In this post, I will review both Princeton University’s Princeton & Slavery and The Junto: A Group Blog on Early American History. Both of these websites offer useful information on easily navigable pages that can be reached by all users, making them valuable public history resources. However, both group of creators also appear to define their public audience very differently.
Although many years in the making, the Princeton & Slavery website has only been open to the public for the past year. It represents a really incredible effort to begin a conversation about the Princeton University’s long and extensive history with slavery. The idea itself is not novel, as roughly fifteen other universities have similarly created websites to showcase how these institutional histories are linked closely with slavery. However, the website has stretched the possibilities for how these sites can reach new audiences and include room for growth. Upon the site’s launch, Princeton & Slavery immediately made available 360 primary source documents and eighty narratives interpreting the documents and specifically their relation to national, institutional, and local contexts.
The “About Princeton & Slavery” page describes the project as a collaborative one: “The Princeton & Slavery Project is an ongoing investigation. We invite you to explore the many stories and documents included here and to contact us with research, stories, and ideas of your own.” It is presented as an effort begun by students and professors of the university that invites outside contributions. Collaborating with local partners the findings of the project have been used in musical theater performances, short plays, and video productions. Explicitly including community groups into the project plays two key functions in reaching the public. First, by encouraging others to display the research in videos, performances, and exhibitions, the history can reach new audiences outside of the traditional readers of university online materials. Additionally, by encouraging local engagement, the relevance of the part that Princeton (as a town) played in the development and continuation of slavery is further underscored for local residents.
One key feature missing from the site is some way for people to be able to share feedback or add their own interpretations of the sources. On one side, the fact that each set of documents couples with a writing by a historian in the field guarantees expertise on the subject, it also leaves out room for local knowledge and memory. Aside from this, Princeton & Slavery makes an important contribution to public history sites of Early America and the 19th Century US by making available many documents and contextual stories about often under-discussed slavery in the northern East Coast. Directly providing links to other similar university projects also connects readers of the site with further examples for continuing the “ongoing investigation”.
Created by scholars of Early American History in 2012, The Junto has published almost 1,000 blog posts related to the field. Unlike scholarly journals that usually include longer articles, take months to publish, and offer little potential for direct discussion, various authors and guest writers collectively contribute roughly fifteen posts a month that focus on recent research, debates, or events. Created for the purpose of encouraging dialogue on relevant historical topics, the site offers a comment section below each blog post and a general forum.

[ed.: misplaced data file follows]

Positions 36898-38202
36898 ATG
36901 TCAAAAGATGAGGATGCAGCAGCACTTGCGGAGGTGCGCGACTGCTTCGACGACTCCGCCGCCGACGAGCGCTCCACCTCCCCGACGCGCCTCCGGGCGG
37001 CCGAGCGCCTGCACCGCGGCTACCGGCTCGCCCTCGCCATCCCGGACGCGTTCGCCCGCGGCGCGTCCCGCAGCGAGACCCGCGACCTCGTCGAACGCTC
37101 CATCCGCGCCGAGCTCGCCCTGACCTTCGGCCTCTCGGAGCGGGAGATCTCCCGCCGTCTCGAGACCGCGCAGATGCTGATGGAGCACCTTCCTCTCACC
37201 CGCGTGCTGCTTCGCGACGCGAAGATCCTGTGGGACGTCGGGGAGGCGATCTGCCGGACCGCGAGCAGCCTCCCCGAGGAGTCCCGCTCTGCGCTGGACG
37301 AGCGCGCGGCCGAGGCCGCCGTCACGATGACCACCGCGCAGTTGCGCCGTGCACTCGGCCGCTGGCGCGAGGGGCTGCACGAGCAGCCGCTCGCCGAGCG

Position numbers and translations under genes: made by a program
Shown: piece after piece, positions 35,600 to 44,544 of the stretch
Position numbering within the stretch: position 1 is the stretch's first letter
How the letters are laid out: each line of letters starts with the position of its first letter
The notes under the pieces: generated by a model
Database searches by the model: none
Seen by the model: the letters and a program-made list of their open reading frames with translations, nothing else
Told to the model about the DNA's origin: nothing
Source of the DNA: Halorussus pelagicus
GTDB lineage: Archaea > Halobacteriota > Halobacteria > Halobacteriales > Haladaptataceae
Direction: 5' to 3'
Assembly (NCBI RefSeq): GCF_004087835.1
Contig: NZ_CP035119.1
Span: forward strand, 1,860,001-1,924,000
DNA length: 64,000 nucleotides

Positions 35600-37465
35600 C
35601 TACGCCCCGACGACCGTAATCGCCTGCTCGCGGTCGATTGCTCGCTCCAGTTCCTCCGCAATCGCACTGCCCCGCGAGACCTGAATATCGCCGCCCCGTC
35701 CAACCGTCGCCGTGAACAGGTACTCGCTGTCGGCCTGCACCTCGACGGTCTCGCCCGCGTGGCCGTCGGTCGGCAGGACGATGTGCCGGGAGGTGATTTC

An important question I have often wondered about this site is who exactly is its audience. According to it’s “about” page, The Junto aims to bring together “early Americanists and those interested in early American history”. Keeping to its word, all of the site’s content is accessible to academics and hobbyists alike. In my own life, I can think of many people, not trained as historians, who would be interested in the posts “Podcasts for Thanksgiving” and “#WhatComesNext? Book Ideas for the Hamilton Lover in Your Life”. One way of reaching a wider audience is through the two podcasts created by the blog. The Junto prominently displays links for both of these on its homepage, encouraging online browsers to look into downloading the podcasts.
The Junto might be most valuable for those who have not yet entered or have left higher education/academic universities. Because of the expensive price of many academic databases like JSTOR, one who cannot afford access can easily miss much of the discussion and work about Early America. In such a case, one could access the following blog posts to keep in the loop: “Doing Digital History 2016: A Recap”, “It’s Pronounced ‘Woo-ster’: The OIEAHC’s 22nd Annual Conference Recap”, “What’s Livetweeting For, Anyway?”, and “The Digital Antiquarian: Keeping It Old, Making It New”.
Despite this, the focus of the site does still remain on Early America as an academic discipline that belongs foremost to universities. Few of the hundreds of posts make any reference to historic sites and museums that also have a part in shaping public access to historical knowledge. With a larger focus on academic research and teaching, a resource page includes a general bibliography “of (mostly academic) books” and shares information about upcoming conferences and funding opportunities. Although the focus of the site clearly tends toward academic interests, its mission to make information about the field available to all who are interested in Early America invites potential students and history enthusiasts to keep up with, and even take part in, Early American historical dialogue.